Fear And Greed Index Signals Fear As Equity Sell-off Intensifies
The Fear and Greed index seems to have improved since I last covered it in September. The index, which consists of 7 different indicators now stands at 35. This is a signal of fear in the US stock market. At the start of October, the index plunged to 20, which was its lowest level in 2023.
During the last FOMC meeting, the Fed made some hawkish remarks that pointed towards a possible rate hike at the end of 2023. The markets did not take the FOMC statement well, as the Nasdaq 100 index lost 736 points and plunged to its 3 month lows. The S&P 500 index also followed by dropping 5.3% toward its June lows.
The Fed Chair’s speech may increase the volatility in today’s trading session.
Interest Rates To Remain Unchanged In The Next FOMC
Investors remain at a standstill as the highly anticipated FOMC meeting is right around the corner. The recent indications from the Federal Reserve suggest that the rates will remain high throughout 2023. According to the CME FedWatch tool, there is an 88.8% probability for the rates to remain the same in the next FOMC meeting which is scheduled on 1st November.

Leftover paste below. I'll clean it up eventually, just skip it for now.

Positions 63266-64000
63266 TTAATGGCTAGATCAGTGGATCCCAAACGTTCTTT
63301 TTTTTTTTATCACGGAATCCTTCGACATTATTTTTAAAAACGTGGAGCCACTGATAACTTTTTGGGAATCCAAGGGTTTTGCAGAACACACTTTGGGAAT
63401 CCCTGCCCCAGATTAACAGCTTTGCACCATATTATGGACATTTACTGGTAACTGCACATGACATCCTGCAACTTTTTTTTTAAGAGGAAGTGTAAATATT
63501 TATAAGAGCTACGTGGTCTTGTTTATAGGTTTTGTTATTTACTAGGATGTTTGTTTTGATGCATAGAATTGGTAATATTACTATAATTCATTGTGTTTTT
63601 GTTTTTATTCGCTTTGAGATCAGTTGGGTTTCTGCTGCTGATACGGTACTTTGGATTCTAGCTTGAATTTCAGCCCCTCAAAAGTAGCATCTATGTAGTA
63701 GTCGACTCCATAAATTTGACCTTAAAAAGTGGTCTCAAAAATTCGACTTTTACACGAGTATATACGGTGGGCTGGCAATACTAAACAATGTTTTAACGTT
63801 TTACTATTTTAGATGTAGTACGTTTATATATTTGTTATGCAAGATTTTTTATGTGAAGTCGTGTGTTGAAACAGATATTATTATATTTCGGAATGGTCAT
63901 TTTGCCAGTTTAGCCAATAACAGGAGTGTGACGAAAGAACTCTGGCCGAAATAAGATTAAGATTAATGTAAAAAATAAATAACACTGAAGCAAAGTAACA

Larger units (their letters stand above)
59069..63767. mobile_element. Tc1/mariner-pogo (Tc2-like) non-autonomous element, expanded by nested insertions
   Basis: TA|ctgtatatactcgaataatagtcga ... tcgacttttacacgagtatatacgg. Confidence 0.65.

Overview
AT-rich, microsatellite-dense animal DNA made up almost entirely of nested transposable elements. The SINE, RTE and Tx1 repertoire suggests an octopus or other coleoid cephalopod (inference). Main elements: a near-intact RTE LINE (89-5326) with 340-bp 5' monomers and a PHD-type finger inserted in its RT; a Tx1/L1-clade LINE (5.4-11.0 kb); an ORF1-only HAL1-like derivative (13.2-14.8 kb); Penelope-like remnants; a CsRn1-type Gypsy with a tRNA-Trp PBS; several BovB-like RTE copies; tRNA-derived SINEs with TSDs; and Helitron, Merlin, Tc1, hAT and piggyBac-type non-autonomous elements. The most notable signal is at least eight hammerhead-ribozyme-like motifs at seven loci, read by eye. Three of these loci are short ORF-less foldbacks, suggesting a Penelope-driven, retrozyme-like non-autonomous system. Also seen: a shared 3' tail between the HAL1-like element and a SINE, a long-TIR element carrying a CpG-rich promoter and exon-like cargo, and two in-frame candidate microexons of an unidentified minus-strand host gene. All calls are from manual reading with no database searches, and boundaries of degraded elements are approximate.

The Fear and Greed index comprises 7 different indicators that collectively help investors judge the sentiment in the market. The index gives a score from 0-100. A score of 0-49 indicates fear, while a score of 50-100 indicates greed in the market.
Markets Still Driven By Fear Ahead Of Chairman Speech
At press time, four out of the seven indicators show the presence of fear in the market. The Stock Price Strength is sitting at its new yearly low. Side by side, The Stock Price Breadth also shows the price breadth around its March lows. This is an indicator of intense fear among equity investors.
However, the Market Momentum and the Market Volatility are still signaling neutrality in the market. The demand for Safe Haven Assets seems to be falling as the indicator shows a 0.35% difference in the 20-day stock and bond returns. This means that investors are currently preferring stocks over bonds due to the recent pullback in bond yields.